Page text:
Gentles Crawford: LinkedIn is a well-known platform for building a compelling online profile. How important do you think it is for professionals to be active on LinkedIn?
Arruda: It’s critical. If you aren’t engaged in LinkedIn, you are missing from the conversation. There was a time when LinkedIn was your online resume and virtual professional network.
Today, it is your comprehensive personal branding platform – replete with features that not only help you tell the world who you are, but enable you to do your job better, learn and grow, express your thought-leadership, source staff, etc. Active means regular engagement and interaction with others both inside and outside your industry/job function.
Gentles Crawford: Will being “too visible” on LinkedIn hurt a professional’s career? Do companies see this as a bad thing?
Arruda: As long as the intention is to deliver value to others and the visibility is aligned with your brand promise, there is no risk. It is only if you are using linked in as a platform to say “Hey, look at me” and your focus is on self-promotion that you risk alienating others and damaging your brand.
Gentles Crawford: In addition to LinkedIn, are there any other social media platforms professionals should consider for personal branding?
Arruda: Yes. SlideShare is a really valuable tool for expressing thought-leadership. And because it is owned by LinkedIn, it is extremely easy to share content and add it to your profile. YouTube is also extremely valuable because of the power of video. Video allows you to deliver a complete communication and connect emotionally with viewers. It is a powerful way to express your brand. It also helps you get found because videos often show up on page 1 of a Google search on your name.
Gentles Crawford: How can professionals best use social media to boost their careers?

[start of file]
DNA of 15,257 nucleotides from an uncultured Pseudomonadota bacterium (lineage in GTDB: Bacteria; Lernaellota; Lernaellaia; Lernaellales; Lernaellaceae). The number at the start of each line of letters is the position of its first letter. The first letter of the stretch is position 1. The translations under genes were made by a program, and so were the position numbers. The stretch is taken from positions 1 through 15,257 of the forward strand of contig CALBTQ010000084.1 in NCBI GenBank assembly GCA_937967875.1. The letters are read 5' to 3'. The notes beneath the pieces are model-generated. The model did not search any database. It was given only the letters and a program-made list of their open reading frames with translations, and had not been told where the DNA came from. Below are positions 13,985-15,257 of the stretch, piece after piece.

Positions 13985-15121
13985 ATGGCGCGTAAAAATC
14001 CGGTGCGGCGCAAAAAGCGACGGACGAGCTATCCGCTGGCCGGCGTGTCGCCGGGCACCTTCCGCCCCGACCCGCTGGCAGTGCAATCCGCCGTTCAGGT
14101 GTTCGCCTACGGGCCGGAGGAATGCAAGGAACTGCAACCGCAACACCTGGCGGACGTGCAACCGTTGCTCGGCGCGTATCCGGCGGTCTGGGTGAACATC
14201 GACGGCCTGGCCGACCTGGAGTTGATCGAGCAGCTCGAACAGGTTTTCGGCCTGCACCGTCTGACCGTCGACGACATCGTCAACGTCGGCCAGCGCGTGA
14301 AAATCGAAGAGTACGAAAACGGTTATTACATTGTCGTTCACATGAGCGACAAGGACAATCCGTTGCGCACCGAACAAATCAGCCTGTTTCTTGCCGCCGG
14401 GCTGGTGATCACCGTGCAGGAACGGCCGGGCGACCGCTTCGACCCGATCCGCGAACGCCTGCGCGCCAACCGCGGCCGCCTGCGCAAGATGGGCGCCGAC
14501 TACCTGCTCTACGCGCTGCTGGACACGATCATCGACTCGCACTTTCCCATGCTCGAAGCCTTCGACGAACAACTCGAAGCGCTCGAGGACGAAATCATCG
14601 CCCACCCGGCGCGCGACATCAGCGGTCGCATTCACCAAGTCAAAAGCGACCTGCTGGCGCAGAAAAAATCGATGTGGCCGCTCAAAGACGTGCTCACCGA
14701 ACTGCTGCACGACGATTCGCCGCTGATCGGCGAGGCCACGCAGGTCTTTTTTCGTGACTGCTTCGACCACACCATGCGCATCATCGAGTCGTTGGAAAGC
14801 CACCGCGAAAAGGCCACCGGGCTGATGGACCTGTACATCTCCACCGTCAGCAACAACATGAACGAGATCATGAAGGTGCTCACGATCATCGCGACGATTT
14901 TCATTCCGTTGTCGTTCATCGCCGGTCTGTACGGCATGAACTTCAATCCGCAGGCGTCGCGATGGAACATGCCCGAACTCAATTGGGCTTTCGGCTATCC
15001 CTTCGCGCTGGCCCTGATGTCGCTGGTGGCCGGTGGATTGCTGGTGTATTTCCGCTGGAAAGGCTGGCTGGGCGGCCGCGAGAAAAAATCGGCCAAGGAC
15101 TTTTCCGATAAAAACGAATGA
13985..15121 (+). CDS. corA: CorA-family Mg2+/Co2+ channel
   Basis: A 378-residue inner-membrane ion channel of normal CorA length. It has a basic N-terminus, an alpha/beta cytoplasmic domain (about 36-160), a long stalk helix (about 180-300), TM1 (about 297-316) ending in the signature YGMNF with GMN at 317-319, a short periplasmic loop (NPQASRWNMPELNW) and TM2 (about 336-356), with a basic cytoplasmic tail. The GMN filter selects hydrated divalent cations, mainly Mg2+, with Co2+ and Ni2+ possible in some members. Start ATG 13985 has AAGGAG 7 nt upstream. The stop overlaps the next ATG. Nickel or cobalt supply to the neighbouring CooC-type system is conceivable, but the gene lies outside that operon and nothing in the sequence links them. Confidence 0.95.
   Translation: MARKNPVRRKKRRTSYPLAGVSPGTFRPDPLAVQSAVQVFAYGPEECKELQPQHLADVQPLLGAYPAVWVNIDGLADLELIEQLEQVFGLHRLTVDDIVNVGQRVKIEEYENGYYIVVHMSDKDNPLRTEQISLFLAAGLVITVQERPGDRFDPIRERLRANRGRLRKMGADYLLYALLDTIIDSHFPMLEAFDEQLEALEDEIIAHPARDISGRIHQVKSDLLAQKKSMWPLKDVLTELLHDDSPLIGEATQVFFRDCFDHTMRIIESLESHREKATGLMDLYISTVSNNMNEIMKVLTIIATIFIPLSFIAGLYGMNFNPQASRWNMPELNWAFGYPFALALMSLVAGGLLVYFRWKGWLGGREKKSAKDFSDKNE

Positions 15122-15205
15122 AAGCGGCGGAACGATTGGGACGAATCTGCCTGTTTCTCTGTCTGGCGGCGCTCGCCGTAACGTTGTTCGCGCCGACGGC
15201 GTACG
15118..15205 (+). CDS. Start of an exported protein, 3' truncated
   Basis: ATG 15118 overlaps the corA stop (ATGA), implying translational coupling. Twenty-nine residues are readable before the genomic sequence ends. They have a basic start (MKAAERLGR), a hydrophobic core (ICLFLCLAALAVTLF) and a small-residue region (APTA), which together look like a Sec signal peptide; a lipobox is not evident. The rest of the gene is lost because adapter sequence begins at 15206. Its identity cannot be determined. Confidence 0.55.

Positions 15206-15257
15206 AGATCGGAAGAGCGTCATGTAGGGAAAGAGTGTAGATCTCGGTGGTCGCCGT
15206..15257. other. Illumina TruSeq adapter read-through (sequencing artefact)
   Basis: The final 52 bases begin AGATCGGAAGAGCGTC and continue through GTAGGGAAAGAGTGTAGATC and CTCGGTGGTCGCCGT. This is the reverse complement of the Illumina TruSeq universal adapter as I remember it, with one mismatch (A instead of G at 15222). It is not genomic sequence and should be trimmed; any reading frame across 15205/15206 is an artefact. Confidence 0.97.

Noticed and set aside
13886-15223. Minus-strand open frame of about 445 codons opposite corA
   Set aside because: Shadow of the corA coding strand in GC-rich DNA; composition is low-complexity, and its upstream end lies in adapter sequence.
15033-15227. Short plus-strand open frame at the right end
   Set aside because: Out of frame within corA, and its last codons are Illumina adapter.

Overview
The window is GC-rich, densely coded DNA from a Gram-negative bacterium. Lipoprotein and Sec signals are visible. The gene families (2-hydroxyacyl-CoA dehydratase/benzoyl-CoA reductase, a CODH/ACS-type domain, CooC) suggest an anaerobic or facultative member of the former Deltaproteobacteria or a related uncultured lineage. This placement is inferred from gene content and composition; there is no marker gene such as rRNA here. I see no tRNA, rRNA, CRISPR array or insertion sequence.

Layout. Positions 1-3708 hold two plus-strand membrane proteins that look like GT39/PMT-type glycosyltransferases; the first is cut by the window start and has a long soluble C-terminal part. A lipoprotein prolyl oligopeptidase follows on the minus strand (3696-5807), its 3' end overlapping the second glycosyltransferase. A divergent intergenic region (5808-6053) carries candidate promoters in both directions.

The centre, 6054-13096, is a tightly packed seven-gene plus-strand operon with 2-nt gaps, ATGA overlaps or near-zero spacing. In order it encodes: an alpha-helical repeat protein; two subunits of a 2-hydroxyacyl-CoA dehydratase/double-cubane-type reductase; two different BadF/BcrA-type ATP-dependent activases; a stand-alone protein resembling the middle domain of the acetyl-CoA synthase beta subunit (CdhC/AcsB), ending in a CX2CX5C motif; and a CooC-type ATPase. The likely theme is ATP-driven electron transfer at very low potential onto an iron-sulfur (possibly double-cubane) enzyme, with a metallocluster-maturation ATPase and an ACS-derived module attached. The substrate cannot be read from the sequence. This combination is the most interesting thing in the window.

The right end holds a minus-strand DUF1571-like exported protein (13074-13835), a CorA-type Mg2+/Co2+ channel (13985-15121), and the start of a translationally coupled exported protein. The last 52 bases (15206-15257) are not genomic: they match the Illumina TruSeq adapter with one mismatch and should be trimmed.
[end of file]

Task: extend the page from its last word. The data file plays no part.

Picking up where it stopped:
Arruda: Everyone needs their own strategy – because it depends on who your target audience is and where you can reach them. The most important things to remember are to be regular and deliver value. The other important aspect of social media is the opportunity to turn real-world personal branding activities into virtual branding. That way you can expand your audience. For example, if you deliver a presentation at a professional association meeting to an audience of 80 people, you can amplify the impact significantly by having a video of that event available on YouTube and posting your slide presentation to SlideShare.
Gentles Crawford: You recently released your Personal Branding Trends for 2016 in Forbes. What do you see trending for personal branding over the next 3 to 5 years?
Arruda: The biggest trend is video – both real-time and asynchronous video. In the not so distant future, video will dominate the communications landscape. email will become vmail. Teleconferences will more likely be done via video teleconference. Blogging will move more rapidly to Vlogging. Video is clearly a better way to communicate, but there were many impediments to using it – bandwidth, video technology, the challenge with sharing, etc. All of that has gone away. The only remaining barrier is people’s comfort level with it. Millennials are comfortable with video and are moving into leadership roles. It is only a matter of time before we all have to jump on the video bandwagon.